How the debt deal could get even worse for the Democrats

The structure of the debt deal is as follows in this flowchart posted by Ezra Klein:

from Ezra Klein

Basically, there is an initial $900 billion in cuts (and a raise in the debt ceiling by that amount), followed by a vote on the balanced budget amendment (groan) and then once it fails, a “super committee” of Congressmen and Senators will be formed to recommend at least $1.2 trillion more in debt reduction. If that group either can’t agree on debt saving or Congress refuses to pass the debt cuts it recommends, then a “trigger” will kick in. This trigger will make automatic, huge cuts (to total $1.2 trillion) to both military spending and domestic spending in the absence of a deal. The trigger, then, is supposed to force Congress to come up with a good plan by threatening a consequence that both parties will find unacceptable. Presumably, Democrats will want to work out a deal because  they don’t want to see huge cuts to domestic spending and Republicans will be forced to work out a deal because they do not want to see huge cuts to the military. Presumably.

This is where I think the Democrats have been completely snookered. There are two reasons and they both have to do with the trigger. The trigger is the mechanism that is supposed to force the groups to come to a deal. If the trigger is weak, then it will not force the parties to make a deal, and if the trigger is  uneven (it hurts one party’s core interests but not the other’s) it will force one party to make a deal on the terms of the party that stands to be hurt less by the trigger.

The first reason is that I don’t believe today’s Republicans value military spending nearly as much as Democrats value domestic spending. The Tea Party has shown their willingness to voluntarily cut defense spending recently. The core interest of the Tea Party seems to be to shirk the government, no matter what the cost. The debt limit debate showed that the Tea Party was willing to cause a US financial collapse in order to shrink the size of the government. If the Tea Party was willing to cause another great recession in order to protect the rich’s tax breaks and shrink the size of government, do you think they will let some defense cuts stand in their way next time? On the other hand, the domestic spending cuts  included in the trigger will go after core Democratic priorities like Medicare, education, and assistance for the poor.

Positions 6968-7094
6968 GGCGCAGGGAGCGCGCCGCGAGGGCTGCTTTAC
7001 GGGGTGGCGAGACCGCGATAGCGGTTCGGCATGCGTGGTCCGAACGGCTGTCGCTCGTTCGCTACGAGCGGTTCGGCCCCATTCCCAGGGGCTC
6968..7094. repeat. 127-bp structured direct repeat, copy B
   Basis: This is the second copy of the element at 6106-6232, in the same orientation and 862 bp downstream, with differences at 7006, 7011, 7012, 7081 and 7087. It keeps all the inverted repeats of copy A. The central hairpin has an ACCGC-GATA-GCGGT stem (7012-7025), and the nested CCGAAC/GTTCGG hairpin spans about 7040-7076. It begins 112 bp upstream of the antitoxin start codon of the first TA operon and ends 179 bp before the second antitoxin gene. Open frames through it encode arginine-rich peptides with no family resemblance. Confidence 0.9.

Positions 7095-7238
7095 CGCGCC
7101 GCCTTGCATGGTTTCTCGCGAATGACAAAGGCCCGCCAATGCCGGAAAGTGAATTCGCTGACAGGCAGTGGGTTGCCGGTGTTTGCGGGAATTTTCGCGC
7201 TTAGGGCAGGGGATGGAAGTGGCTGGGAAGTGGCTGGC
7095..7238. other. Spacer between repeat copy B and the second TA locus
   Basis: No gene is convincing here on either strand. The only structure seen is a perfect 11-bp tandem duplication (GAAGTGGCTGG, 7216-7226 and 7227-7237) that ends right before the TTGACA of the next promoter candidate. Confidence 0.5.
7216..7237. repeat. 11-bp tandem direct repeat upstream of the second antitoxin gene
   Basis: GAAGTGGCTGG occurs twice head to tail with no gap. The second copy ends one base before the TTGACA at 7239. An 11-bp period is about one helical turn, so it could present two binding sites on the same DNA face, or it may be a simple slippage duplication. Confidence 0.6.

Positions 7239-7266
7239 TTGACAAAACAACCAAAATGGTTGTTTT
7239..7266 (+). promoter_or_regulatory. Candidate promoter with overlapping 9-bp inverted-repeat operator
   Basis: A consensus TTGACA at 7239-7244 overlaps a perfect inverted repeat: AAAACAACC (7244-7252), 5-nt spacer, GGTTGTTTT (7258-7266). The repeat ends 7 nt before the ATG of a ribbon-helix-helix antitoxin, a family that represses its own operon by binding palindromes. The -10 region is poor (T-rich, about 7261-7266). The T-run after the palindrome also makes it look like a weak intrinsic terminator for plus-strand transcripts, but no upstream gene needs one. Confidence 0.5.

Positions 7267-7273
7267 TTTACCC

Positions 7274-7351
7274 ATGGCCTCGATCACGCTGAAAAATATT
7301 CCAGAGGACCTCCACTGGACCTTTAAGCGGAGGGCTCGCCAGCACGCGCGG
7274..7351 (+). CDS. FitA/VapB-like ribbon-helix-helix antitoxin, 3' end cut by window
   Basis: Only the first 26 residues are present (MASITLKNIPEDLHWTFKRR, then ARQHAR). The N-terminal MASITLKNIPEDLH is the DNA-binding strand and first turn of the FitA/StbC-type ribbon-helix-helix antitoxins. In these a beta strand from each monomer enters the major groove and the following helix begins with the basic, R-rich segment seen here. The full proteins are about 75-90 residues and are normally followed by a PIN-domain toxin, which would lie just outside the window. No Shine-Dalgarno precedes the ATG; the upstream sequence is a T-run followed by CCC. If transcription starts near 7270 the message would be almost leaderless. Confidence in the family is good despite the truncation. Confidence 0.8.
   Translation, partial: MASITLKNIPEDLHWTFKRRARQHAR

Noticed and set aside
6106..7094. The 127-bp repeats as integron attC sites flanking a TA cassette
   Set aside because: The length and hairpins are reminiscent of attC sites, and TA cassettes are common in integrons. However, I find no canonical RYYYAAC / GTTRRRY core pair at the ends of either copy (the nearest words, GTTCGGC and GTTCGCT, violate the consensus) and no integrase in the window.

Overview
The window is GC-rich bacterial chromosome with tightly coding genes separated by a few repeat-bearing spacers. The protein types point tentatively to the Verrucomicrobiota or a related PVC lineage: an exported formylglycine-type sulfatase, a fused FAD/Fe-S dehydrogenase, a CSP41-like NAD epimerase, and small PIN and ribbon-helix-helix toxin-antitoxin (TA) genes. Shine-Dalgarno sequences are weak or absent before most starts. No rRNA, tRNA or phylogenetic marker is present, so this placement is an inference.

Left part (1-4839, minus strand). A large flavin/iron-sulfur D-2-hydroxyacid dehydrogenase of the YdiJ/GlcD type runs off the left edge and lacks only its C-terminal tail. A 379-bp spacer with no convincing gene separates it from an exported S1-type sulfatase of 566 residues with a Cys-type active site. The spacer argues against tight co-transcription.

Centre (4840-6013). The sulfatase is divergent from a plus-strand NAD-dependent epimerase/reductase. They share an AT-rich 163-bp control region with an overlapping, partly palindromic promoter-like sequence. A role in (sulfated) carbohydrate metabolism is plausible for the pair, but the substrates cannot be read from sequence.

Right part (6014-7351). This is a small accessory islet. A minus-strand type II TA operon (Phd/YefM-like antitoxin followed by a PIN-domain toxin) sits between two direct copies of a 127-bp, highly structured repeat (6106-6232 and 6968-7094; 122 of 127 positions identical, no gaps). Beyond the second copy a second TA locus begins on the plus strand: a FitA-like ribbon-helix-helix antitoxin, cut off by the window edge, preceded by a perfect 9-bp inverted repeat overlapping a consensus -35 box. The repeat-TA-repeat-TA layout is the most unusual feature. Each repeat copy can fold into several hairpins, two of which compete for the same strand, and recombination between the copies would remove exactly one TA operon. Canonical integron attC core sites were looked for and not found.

So when the Democrats in this “super committee” propose that we cut tax breaks for the rich in addition to cutting spending to fulfill this $1.2 trillion requirement, what will the Republicans do? They will refuse to pass the package. What do Republicans hate more? Military cuts or increased taxes? Taxes, obviously. So if the choice for them is a compromise with Democrats that gets rid of $600 billion in tax breaks and a trigger that cuts defense spending by $600 billion, what will Republicans choose? Republicans may not like defense cuts, but those cuts are better than the rich having to pay more in taxes, so what incentive do they have to strike a deal? The trigger does much less damage to their core interests than a deal would.

The second reason has to do with the trigger’s timing. The trigger is set to kick in at the exact same time as the Bush tax cuts are set to expire. This is important because the expiration of the Bush tax cuts was previously set up as a reverse debt ceiling scenario. When the Bush tax cuts expire, Democrats will have all the leverage and Republicans will have to negotiate on their terms. This likely won’t happen (can you actually see the Tea Party negotiating with commie, socialist, god-hating Democrats?) so the Bush tax cuts will all expire.

Well, no more. Having the trigger kick in on the same date as the Bush tax cuts expire makes December 2012 a sort of “super deadline” where big policy changes, harmful to both parties will happen unless there is action by Congress. We’ve established that the trigger will be harmful to Democrats, less so to Republicans. Likewise, there are many Democrats (including the President) who don’t want all the Bush tax cuts to expire, just the ones that only go to for the richest Americans. Those Democrats want to preserve the cuts that can go to both the rich and the middle class, even though those cuts also primarily benefit the rich (and are also where the bulk of the money is).

So, instead of December 2012 being an event where Democrats have all the leverage and are able to end the Bush tax cuts, raise revenues to put America back on a same fiscal path, and preserve the social safety net, its going to be an event where the parties have equal leverage. Democrats won’t want the trigger to kick in and Republicans won’t want the Bush tax cuts to expire. Great, finally there’s a chance for some Democratic payback for the debt ceiling hostage situation and Obama gives it away.

Of course, If Obama doesn’t win re-election, none of this matters. All the Bush tax cuts will be extended and the trigger will kill off both defense spending and domestic spending.

For a more hopeful take on the deal see this post.

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  1. August 2nd, 2011

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